Of course, you don’t need to be tortured to make a false confession. The Innocence Project says one in four people wrongfully convicted in the US and later exonerated were convicted because of a false confession or incriminating statement. Even mild sleep deprivation has been shown to make people five times more likely to make a false confession, according to a recent study from researchers at Michigan State University.
Why? It all comes down to neurological consequences of stressors.
Read more: This Is Your Brain on Torture
“The effect of chronic stress on the hippocampus [the portion of the brain responsible for memory, learning, and emotions] is hypotrophy—it causes the hippocampus to shrink, along with deficits in the function it supports (namely, memory),” O’Mara writes in his book.
This means techniques that involve repeated stress shut the brain down as the victim’s focus narrows to survival—how can he or she stop the experience as quickly as possible.
The art of the confession
Yet Americans have long believed in the integrity of confessions. The myth of the forced—yet reliable—confession is a classic trope in spy movies. Meanwhile, American police officers are trained in a process called the Reid Technique, a method of questioning where interrogators look for signs of anxiety in their subjects, such as folding arms or a shifty gaze. Developed in the 1950s, critics argue that the Reid Technique is based on science that is no longer credible. Still, even educators are allegedly using the technique to interrogate students, as reported by The New Yorker.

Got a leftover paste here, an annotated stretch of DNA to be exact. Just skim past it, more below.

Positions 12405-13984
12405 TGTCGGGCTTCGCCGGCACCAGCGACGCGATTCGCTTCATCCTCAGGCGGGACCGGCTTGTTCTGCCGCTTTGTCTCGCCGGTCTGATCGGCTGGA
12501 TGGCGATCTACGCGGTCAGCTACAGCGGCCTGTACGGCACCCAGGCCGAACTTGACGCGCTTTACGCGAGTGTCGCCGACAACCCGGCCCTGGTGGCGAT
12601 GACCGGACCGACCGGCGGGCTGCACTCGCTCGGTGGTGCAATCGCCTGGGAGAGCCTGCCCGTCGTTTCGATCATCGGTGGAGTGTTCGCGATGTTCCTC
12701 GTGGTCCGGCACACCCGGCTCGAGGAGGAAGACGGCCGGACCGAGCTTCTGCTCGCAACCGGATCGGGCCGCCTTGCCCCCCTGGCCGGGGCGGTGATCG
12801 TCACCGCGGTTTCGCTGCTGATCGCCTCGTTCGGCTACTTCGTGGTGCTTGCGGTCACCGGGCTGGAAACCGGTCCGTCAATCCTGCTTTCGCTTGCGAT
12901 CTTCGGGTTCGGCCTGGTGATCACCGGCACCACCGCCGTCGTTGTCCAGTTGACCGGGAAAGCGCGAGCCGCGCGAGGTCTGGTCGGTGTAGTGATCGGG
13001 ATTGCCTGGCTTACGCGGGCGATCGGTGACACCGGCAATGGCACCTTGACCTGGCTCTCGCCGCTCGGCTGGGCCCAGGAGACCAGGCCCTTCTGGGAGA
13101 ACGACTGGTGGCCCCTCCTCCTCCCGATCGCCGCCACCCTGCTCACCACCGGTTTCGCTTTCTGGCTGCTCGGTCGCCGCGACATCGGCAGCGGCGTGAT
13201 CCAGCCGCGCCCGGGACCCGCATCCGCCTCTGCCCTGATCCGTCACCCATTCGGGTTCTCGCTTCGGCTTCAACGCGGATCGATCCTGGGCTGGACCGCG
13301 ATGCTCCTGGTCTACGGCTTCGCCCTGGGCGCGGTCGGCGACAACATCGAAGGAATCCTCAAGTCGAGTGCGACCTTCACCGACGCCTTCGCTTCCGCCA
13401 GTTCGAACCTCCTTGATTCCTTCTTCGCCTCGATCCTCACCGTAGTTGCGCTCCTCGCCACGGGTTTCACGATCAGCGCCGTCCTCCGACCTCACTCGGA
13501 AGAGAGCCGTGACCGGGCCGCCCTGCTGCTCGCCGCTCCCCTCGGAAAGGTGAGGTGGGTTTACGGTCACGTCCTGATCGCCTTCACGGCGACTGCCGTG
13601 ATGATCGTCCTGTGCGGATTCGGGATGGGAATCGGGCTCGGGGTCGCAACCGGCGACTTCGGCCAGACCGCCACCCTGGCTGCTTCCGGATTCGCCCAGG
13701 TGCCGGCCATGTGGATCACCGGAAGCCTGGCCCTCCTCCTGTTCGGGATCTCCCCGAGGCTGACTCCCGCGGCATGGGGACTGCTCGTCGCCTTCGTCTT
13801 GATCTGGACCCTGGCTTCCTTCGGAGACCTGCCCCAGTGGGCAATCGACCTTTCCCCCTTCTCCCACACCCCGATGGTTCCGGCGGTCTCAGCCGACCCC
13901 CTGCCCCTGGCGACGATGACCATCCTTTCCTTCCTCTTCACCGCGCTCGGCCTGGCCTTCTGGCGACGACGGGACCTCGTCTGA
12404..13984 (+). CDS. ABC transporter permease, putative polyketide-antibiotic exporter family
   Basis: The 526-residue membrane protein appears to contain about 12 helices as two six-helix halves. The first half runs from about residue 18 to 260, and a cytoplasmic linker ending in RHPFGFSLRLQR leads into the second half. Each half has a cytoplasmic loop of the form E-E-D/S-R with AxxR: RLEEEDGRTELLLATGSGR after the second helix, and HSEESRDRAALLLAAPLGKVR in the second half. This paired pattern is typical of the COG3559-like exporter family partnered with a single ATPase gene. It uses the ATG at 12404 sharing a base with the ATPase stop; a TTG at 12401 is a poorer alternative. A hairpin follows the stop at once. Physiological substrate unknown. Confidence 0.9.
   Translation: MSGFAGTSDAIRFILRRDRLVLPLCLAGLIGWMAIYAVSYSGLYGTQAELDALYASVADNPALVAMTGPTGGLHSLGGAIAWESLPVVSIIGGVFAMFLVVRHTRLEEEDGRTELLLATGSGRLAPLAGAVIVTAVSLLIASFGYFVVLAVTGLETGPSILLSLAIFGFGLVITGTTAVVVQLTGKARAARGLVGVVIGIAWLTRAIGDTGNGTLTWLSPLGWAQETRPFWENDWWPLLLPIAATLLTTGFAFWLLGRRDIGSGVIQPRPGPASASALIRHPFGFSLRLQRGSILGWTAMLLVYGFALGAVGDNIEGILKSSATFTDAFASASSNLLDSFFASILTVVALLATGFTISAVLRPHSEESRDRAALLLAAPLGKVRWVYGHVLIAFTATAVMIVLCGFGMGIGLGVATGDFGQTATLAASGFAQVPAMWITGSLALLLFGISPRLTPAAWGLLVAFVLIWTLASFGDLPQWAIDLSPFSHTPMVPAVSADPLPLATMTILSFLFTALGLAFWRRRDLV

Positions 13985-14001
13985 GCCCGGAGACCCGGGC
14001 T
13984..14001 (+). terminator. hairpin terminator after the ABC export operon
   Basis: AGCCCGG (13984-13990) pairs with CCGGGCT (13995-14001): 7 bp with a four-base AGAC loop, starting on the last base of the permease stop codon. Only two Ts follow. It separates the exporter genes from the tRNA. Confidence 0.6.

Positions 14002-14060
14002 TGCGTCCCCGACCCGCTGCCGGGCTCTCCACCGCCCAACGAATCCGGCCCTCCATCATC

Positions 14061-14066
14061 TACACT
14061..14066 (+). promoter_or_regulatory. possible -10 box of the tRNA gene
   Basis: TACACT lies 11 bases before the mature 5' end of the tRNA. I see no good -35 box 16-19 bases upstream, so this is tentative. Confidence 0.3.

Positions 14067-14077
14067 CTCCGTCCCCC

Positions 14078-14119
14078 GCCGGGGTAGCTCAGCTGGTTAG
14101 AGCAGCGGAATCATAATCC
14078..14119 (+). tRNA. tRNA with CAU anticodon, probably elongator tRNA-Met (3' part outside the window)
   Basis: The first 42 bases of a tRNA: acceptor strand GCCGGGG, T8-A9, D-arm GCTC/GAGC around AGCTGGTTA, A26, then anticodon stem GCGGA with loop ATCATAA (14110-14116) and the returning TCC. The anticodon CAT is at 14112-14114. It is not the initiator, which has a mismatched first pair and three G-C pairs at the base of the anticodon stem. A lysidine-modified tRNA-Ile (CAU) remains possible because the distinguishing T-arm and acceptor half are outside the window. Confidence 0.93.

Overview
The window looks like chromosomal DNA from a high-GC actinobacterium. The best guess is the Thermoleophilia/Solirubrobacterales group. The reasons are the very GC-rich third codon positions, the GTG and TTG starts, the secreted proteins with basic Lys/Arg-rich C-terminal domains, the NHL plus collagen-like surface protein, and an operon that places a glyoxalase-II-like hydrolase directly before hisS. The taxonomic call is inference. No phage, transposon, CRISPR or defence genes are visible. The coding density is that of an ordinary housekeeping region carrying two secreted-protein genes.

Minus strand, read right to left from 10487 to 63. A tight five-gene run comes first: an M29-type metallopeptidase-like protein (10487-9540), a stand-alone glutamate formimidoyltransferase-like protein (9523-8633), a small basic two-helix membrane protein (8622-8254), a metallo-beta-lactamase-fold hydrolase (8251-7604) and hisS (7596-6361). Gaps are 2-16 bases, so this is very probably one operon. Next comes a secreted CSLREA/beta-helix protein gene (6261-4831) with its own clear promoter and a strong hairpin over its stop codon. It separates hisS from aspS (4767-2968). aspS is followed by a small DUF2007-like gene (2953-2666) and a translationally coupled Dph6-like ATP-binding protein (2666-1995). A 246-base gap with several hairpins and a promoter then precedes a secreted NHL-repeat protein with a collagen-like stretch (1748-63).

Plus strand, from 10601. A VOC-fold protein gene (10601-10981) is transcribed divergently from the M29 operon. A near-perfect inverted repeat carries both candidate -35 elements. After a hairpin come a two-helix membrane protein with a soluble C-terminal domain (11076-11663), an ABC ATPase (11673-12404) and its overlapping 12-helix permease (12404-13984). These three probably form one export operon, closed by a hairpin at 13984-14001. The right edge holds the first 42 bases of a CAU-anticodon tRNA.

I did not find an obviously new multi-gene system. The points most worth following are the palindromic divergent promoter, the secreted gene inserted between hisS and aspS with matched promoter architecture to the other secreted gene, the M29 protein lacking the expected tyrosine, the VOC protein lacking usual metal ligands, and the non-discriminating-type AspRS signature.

Instead of trying to force confessions out of people, O’Mara suggests a gentler, more informed approach. “What you need are professionals who know what they’re doing, who know how easy it is to contaminate the kind of evidence that you get during a confession just through leading questions,” he says.
After all, it takes clinical psychiatrists and psychologists multiple years of study and hundreds of hours of training to understand the kinds of questions that may help people recall stored information. As it turns out, asking open-ended questions in a respectful, friendly fashion is astonishingly effective at getting people to speak.
Professional interrogators should use this information to their advantage. Despite the ongoing use of torture and extreme interrogation, O’Mara believes developments in brain science will eventually convince more governments to change their methods. Ultimately, these types of decisions cannot be left to popular opinion, especially not when cultural depictions of “effective torture” remain popular. A recent Reuters poll found that two-thirds of Americans still believe the use of torture on suspected terrorists is sometimes justified. But while Donald Trump may be following the will of some people, he’s simply not on the correct side of science.